By Connie Berry
BINGHAMTON — The staff at Catholic Charities of Broome County (CCBC) live out Jesus’ Gospel teachings on a daily basis. The beatitudes come alive when they help feed the hungry and clothe the poor; when they offer shelter to the homeless and friendship and compassion to those with disabilities.
Bishop Robert Cunningham has been touring Catholic Charities facilities in every region of the diocese for the past few months. The new diocesan director of the program is the former director of CCBC, Joe Slavik. The two visited the Binghamton Catholic Charities offices and sites on Oct. 27.
They were greeted warmly at the door of the main office by two residents of one of the group homes managed by CCBC. Bruce Nickerson presented the bishop with a colorful painting, which was part of a summer project organized by parents of persons with development disabilities.
“I like you,” Bruce said as the bishop accepted the painting.
“I like you, too,” the bishop said. “I’m glad you came out to see me today. I’ll take this home and put it in my office.”
“Wow!” was Bruce’s response.
A meeting with the leadership team of CCBC was the first item on the day’s agenda. It began with prayer and several plates of baked goods. The new director, Lori Accardi, presented CCBC’s fund raising video and introduced the directors of the numerous programs provided by CCBC and they spoke about their individual projects. The video is part of the organization’s capitol campaign. The money raised will enable them to renovate and expand their current main offices. The building is in need of repairs, which is evidenced in the video. Accardi stated they are at about 82 percent of their $3.3 million goal.
“It is a struggle to raise money,” Accardi said. “These are tough times for everyone. As the New York State government downsizes, more people will be turning to places like Catholic Charities.”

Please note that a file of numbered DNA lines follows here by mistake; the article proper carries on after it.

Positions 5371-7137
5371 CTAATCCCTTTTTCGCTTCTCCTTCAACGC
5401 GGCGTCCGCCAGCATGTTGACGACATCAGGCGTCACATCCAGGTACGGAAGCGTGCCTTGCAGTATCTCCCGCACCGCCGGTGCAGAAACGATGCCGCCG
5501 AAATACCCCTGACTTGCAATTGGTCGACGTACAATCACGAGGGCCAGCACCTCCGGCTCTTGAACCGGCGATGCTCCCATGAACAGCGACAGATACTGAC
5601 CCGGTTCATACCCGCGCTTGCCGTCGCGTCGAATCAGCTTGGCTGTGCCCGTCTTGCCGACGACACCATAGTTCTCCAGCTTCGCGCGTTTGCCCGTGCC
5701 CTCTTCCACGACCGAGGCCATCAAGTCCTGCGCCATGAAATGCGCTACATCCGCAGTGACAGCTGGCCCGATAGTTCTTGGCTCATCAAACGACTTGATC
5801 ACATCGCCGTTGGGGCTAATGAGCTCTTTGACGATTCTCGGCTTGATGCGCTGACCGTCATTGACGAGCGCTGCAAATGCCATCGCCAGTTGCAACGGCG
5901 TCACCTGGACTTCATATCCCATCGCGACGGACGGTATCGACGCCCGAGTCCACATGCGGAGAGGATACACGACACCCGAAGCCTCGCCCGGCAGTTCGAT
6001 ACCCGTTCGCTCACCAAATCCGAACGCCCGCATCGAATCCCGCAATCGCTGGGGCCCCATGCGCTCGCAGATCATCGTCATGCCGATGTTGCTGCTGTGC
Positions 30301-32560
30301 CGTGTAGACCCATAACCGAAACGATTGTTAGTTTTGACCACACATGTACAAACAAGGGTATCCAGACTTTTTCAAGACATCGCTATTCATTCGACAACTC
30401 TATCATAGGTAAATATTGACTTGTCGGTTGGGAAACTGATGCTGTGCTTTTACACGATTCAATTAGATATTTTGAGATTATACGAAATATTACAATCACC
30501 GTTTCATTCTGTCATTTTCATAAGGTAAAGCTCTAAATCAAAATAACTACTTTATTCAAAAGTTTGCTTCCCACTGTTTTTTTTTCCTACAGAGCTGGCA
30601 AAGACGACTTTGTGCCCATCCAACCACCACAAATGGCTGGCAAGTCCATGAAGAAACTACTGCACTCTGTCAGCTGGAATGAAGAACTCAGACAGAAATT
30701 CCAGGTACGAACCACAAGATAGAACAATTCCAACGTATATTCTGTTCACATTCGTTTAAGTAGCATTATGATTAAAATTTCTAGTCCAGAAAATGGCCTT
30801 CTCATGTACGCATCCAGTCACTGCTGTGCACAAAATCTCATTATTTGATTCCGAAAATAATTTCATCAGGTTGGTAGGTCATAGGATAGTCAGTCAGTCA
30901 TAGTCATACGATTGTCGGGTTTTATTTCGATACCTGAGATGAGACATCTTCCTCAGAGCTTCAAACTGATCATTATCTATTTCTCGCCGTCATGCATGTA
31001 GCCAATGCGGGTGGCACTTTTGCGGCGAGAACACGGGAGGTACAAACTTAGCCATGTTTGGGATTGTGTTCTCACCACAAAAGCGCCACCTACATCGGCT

According to the numbers of people served — 5,000 a month through food pantries alone and thousands of others through mental health, youth, family, persons with developmental disabilities, seniors and other programs offered by CCBC, the organization already provides significant service to the community.
One social worker interviewed for the development video made a profound statement. He said, “[Throughout the day] I could serve someone who makes $100,000 a year and someone who is homeless.
…Some days I have to remember that I’m a social worker, not a miracle worker.”
Bishop Cunningham told the staff he was glad to be there and that even though the Catholic Charities programs he has seen in both the Buffalo and Ogdensburg Dioceses, and now the Syracuse Diocese, are each their own model, they all have the common goal of service.
“Catholic Charities furthers the mission of the church and brings the church’s social teachings out into the community,” he said. “I’m here to thank you in the name of the church.”
The initial meeting wasn’t long because the rest of the bishop’s time in Broome County that day was spent at the various Catholic Charities programming sites. He toured a large food pantry just six blocks down the street from the main offices. There he met Kathy Pfaffenbach, a long-time Catholic Charities staff member. She explained that the people who need food would be lined up outside the door at noon. Staff are available to help them navigate the process of getting help from some of the other available services in the community. One young woman was meeting with a staff person while she rolled her daughter’s stroller back and forth. “It’s her first birthday today,” the mother said.